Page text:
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Nov 1, 2018 | 11:30 GMT

7 mins read

What Bolsonaro Wants for Brazil and How He Will Try to Get It

Brazilian supporters of populist candidate Jair Bolsonaro celebrate his presidential victory on Oct. 28.
(BUDA MENDES/Getty Images)
Highlights
  • Once he takes office on Jan. 1, Brazilian President-elect Jair Bolsonaro will try to fulfill his campaign promises on crime and economic growth by tightening domestic security and increasing Brazil's trade prospects through amendments to its customs union charter.
  • Bolsonaro eventually could also apply greater scrutiny to Chinese investment in Brazil and leave the door open to limited military action against Venezuela.
  • Bolsonaro faces a potentially bumpy road ahead. Applying more scrutiny to Chinese investments could run into resistance from Brazil's private sector, and amending the customs union charter of the Common Market of the South would require careful negotiations with Argentina — the nation most likely to object.

During the two months before Brazilian President-elect Jair Bolsonaro takes office on Jan. 1, he will begin to fill in the details of a busy agenda that is shaping up to be a politically controversial one. Bolsonaro, who ran on a law-and-order political platform, wooed Brazilian voters weary of years of economic decline, growing crime and corruption scandals reaching the top echelons of government with promises to create stability and economic growth. While his policies to fight corruption are still works in progress, they likely will form a centerpiece of his presidency. Also at the top of his priority list will be satisfying voter demands for greater economic growth. To address those concerns, Bolsonaro will try to loosen regional trade regulations. His administration will also cast a more skeptical eye on Chinese investments in Brazilian infrastructure and natural resources projects.

The Big Picture

On Oct. 28, Brazilians elected the populist, right-wing Jair Bolsonaro their next president by a healthy margin. Bolsonaro plans significant shifts in Brazil’s domestic anti-corruption policy and in its approach to domestic security, trade regulations and foreign policy.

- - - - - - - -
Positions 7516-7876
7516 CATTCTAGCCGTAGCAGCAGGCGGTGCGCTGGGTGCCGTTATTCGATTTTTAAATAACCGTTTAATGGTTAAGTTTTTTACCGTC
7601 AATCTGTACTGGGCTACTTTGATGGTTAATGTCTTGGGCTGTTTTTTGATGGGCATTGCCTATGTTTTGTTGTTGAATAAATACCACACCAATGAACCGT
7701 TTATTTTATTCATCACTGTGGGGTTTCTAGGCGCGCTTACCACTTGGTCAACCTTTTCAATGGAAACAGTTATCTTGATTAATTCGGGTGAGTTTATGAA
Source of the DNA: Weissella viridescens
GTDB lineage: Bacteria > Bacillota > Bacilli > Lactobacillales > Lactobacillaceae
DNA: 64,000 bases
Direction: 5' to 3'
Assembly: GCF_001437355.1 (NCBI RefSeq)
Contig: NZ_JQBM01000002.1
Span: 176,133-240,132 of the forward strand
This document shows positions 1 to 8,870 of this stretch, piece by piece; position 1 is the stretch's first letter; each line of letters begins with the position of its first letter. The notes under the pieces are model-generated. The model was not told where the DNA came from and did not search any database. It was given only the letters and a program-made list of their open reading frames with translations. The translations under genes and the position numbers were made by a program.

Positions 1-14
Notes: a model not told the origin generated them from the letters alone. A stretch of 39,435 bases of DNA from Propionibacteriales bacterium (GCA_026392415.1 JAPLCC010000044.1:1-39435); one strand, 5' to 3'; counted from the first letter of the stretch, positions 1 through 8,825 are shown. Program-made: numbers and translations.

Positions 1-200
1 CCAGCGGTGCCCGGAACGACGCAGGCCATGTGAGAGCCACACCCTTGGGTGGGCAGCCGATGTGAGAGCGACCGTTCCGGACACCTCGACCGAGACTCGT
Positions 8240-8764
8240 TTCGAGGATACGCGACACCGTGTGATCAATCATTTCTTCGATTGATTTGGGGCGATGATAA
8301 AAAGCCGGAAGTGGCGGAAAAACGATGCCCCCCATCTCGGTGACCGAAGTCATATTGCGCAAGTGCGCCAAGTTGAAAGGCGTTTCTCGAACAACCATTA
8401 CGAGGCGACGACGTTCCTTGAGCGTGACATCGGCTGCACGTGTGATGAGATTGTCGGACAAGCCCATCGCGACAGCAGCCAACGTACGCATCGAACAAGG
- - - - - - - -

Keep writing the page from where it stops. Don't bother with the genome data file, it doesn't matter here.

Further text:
The central message of his campaign, however, and the one that seemed to resonate strongest with voters, was getting tougher on crime. Bolsonaro's solutions to combat the rising tide of lawlessness in Brazil will include proposals that, even if they win congressional approval, would face legal challenges. He intends to offer amendments to existing laws that would reduce the age of criminal responsibility from 18 to 16 and legally classify land seizures by squatters as acts of terrorism. But members of the political opposition and leftist advocacy organizations would challenge these measures in the federal court system. Opponents of penalizing land invaders as terrorists, for example, could challenge the government on the grounds that it would violate constitutional notions of proportional punishment for criminal actions.

The Bolsonaro administration will also likely ramp up deployments of police and armed forces to battle crime. In the tactical use of those forces, Bolsonaro likely would follow the same general line as his predecessors, Dilma Rousseff and Michel Temer. But coupled with potential reforms that would remove limits on the police's use of force by shielding officers who kill criminal suspects from homicide investigations, such operations could become much more aggressive. While a more aggressive security policy would most likely reduce violent crime in portions of Brazil's major cities over the next few years, it may not be a permanent solution as criminals adapt to police tactics and the authorities' focus shifts to other areas of the country.

A graphic showing Brazil's change in GDP, 2007-2017; unemployment rate, 2007-2017; and homicide rate, 2007-2016.

A Change in Tack for Trade

As part of his economic proposals, Bolsonaro plans to substantially shift Brazil's policies toward international trade and investment. First, Bolsonaro is considering negotiations with the other members of the Common Market of the South (Mercosur) to allow bilateral deals between the South American customs union's members and other nations or trading blocs. Previous governments considered this policy shift, but Brazil's chaotic internal politics after 2014 hampered significant moves toward Mercosur discussions.